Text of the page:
Please turn to Genesis 34:1-31. In Genesis 33, we read that Jacob bought land from the sons of Hamor. His summons from God was to go to Bethel, but Shechem, about a day's journey short of Bethel stood attractively at the crossroads of trade.

Chapter 34 shows us the cost of Jacob’s decision. This passage can easily be divided into three sections. In verses 1-5, Moses describes the circumstances surrounding the violation of Jacob and Leah’s daughter, Dinah. Then, in verses 6-19, we read that Hamor, the father of Shechem, comes to Jacob and makes a proposal not only for a marriage between Dinah and Shechem, but a marital treaty between Jacob's family and the Canaanites living in the region. Finally, in verses 20-31, we see Hamor and his sons argue to their community the reasonableness of the request that they be circumcised, and we read about the brutal and immoral vengeance which Simeon and Levi committed against this whole town.  



I. Consequences of disobedience. 

In Genesis 34:1-5, we read about the violation of Dinah. After reviewing Jacob’s decision to remain in Shechem as recorded by Moses in Genesis 33:18-20, we see the consequences of his disobedience. Dinah went out, apparently without parental permission and without accompaniment, to view how other women lived in the region. While Dinah was exploring the area, Shechem, who was the son of the local tribal ruler, saw her and “he seized her and lay with her and humiliated her” as recorded in Genesis 34:2. Because he had very strong feelings for her, Shechem approached his father and requested his assistance in obtaining her hand in marriage from Jacob.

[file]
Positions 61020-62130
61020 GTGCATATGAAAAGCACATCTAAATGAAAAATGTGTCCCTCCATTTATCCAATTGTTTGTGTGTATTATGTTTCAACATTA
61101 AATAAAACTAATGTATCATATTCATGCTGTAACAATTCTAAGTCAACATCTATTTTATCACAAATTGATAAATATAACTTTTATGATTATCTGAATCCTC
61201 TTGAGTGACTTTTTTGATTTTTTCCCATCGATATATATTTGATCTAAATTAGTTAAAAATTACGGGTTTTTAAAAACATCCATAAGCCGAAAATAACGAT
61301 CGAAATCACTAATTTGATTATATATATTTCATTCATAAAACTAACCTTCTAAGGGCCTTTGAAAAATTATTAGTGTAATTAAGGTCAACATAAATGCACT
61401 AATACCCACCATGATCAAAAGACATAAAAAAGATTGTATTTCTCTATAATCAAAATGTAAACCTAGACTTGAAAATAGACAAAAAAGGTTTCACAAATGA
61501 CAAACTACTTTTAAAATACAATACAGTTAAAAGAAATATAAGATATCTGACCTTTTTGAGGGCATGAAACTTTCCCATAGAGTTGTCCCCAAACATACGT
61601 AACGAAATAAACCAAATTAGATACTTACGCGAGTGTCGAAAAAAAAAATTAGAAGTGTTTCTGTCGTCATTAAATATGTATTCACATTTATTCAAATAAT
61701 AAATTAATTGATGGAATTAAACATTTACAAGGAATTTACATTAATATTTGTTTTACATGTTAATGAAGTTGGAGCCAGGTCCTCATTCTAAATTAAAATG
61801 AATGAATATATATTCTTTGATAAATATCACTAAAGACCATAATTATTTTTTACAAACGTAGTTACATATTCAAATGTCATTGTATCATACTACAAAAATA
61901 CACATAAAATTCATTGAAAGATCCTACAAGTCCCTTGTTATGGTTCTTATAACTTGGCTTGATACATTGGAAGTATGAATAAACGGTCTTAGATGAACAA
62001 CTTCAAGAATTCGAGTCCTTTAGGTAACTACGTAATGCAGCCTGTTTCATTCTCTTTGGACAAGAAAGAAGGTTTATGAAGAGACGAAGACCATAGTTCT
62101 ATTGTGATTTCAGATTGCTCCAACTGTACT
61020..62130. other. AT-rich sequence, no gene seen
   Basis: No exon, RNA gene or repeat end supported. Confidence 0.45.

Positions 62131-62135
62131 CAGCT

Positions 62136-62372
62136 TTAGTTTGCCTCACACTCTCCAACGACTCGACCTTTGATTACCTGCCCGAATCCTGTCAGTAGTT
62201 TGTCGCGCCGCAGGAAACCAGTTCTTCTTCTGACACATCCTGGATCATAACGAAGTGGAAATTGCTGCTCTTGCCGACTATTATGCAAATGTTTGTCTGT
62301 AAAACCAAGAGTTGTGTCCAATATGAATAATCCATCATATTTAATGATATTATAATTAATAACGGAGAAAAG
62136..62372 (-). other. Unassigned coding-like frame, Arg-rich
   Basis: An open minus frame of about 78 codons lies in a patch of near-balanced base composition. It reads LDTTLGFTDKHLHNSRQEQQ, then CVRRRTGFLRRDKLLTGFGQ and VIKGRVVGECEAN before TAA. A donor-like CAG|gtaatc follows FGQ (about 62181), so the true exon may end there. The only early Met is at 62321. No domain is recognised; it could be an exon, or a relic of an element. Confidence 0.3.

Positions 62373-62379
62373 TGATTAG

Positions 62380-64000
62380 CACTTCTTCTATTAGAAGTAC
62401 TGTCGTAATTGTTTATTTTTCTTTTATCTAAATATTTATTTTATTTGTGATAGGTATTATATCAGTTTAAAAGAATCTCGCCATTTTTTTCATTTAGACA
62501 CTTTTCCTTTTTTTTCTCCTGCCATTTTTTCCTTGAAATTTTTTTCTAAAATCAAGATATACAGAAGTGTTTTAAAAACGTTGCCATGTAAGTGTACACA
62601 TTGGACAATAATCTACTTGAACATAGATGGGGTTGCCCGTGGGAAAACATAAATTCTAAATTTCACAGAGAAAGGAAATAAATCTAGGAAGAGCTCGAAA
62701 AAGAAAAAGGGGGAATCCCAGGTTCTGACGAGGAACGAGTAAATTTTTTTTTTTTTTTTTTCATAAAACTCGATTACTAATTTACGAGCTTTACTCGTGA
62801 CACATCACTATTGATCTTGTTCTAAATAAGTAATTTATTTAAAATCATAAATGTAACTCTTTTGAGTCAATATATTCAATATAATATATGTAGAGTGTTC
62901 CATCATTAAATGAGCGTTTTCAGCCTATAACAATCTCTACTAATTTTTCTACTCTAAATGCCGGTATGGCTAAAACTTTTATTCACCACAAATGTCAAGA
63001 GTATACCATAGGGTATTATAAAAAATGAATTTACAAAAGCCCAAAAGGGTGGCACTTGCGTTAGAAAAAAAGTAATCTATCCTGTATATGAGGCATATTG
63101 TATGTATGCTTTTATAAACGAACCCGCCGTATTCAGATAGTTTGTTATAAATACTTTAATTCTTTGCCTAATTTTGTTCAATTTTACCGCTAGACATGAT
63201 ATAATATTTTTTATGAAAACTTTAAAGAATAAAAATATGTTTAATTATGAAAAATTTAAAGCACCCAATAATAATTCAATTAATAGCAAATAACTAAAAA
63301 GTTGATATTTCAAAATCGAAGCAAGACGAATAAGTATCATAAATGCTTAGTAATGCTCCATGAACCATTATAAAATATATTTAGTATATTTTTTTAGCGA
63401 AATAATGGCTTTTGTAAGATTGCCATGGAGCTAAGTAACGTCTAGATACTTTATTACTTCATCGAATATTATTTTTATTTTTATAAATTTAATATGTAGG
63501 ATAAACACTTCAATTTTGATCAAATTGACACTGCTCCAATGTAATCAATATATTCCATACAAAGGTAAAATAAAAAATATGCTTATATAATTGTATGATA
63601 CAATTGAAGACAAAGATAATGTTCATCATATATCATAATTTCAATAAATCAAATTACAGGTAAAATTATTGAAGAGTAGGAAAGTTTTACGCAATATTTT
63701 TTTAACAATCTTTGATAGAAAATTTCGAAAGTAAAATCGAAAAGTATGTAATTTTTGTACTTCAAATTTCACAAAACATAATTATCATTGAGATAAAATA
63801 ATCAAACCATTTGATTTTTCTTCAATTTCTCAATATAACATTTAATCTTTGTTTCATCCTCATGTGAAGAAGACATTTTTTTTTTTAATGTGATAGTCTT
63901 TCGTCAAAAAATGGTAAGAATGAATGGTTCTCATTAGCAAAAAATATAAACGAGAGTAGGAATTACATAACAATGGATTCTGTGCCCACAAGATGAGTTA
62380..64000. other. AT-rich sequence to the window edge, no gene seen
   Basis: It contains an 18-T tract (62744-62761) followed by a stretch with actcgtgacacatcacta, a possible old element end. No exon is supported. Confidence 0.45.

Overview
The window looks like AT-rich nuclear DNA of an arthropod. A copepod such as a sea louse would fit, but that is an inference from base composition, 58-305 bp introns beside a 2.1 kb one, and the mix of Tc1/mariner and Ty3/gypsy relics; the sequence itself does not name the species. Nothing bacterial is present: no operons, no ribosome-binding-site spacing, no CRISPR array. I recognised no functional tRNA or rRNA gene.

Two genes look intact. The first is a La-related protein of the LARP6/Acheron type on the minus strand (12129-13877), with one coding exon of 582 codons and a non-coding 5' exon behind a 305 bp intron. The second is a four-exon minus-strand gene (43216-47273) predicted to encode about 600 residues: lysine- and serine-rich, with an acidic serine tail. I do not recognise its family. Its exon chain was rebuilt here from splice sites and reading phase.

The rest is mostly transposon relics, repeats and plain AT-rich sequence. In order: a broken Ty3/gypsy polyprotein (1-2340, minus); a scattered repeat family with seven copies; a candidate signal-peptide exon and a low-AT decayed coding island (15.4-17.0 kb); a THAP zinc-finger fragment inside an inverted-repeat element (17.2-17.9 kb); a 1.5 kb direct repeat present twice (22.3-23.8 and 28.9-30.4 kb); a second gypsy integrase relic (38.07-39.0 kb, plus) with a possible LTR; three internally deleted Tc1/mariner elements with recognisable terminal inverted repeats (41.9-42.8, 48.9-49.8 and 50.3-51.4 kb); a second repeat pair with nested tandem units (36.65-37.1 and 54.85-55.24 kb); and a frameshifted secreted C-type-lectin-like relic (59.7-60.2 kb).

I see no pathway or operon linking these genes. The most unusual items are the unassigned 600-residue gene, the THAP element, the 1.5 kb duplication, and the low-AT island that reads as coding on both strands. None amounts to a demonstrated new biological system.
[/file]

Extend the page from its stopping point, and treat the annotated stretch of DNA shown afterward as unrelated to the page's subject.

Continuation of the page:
When word comes to Jacob of this event, he gives virtually no reaction. He is silent. His sons are in the field and so he simply waits. Needless to say, this situation inaugurated a crisis in Jacob's relationship with the local people. But the important thing to see here is his failure to carry through on his duty which places him in a situation in which he is tempted to sin and susceptible to its consequences. Derek Kidner says it this way: "By halting his own pilgrimage, Jacob endangered others who were more vulnerable than himself." Thus, we see that the consequences of Jacob's disobedience greatly affects his family. 



II. Hamor's marriage proposal. 

In Genesis 34:6-19, Hamor makes a proposal of marriage to Jacob between Shechem and Dinah. He also asks for a marital treaty between Jacob's clan and his tribe. Specifically, Hamor suggests that Shechem loves Dinah and that general intermarriage will be beneficial to Jacob and his family. But Jacob's sons were enraged and indignant at the way their sister had been treated. And even though they sit there and participate in the negotiations, Moses lets us know in verse 13 that from the very beginning they were planning to extract revenge against Hamor and Shechem and the whole tribe. It is also important to note that in the proposal for intermarriage, we come face to face with the danger of compromise in Canaan. When we intermarry with unbelievers, we sow unbelief with belief. That kind of compromise always brings spiritual disaster and potential danger as seen here in verses 6-19.



III. The Schechemite response.